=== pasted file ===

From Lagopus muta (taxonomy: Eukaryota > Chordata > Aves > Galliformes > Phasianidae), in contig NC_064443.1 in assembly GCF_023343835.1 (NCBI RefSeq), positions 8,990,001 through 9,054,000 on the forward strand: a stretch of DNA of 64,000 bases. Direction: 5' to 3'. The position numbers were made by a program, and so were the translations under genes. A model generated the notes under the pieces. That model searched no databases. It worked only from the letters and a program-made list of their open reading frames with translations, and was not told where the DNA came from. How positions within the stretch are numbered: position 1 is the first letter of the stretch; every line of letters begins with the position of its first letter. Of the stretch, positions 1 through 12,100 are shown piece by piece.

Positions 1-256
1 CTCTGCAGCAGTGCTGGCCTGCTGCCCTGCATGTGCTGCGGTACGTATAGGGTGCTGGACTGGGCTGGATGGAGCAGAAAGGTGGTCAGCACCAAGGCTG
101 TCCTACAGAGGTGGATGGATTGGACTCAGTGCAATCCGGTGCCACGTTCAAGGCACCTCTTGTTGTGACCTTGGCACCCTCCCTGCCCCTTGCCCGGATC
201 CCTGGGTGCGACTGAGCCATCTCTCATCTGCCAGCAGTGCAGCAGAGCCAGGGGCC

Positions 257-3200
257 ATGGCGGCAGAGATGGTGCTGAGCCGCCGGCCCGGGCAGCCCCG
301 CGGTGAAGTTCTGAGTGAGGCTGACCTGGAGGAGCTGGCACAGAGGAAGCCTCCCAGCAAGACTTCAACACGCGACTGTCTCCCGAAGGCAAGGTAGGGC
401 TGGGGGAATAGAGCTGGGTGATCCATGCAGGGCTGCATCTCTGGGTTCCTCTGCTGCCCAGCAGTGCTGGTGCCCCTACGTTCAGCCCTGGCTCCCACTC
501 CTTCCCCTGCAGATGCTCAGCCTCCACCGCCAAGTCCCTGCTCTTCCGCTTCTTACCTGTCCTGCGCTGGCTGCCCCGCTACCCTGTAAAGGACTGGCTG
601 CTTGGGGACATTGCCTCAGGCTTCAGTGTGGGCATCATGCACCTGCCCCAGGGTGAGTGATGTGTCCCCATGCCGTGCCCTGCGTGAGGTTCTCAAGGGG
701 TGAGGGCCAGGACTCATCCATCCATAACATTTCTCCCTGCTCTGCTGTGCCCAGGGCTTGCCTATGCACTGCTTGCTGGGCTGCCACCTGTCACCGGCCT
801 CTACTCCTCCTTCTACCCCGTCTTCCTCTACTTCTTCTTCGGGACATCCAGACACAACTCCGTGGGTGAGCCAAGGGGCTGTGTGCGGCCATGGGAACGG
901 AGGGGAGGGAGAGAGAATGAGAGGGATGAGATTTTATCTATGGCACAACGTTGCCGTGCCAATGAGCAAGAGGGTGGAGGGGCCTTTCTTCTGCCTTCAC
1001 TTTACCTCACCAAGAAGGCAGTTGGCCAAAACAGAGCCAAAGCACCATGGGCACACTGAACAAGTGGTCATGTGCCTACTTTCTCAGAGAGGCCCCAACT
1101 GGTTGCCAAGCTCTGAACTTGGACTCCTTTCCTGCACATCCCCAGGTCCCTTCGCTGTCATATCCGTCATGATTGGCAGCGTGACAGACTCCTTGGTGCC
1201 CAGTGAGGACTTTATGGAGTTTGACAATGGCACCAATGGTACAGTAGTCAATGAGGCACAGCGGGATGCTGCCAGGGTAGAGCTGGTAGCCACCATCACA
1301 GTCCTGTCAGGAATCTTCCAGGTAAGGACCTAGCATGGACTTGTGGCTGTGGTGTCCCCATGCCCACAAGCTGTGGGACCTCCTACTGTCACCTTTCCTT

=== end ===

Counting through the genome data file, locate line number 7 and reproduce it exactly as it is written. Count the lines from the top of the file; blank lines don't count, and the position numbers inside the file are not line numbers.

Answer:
257 ATGGCGGCAGAGATGGTGCTGAGCCGCCGGCCCGGGCAGCCCCG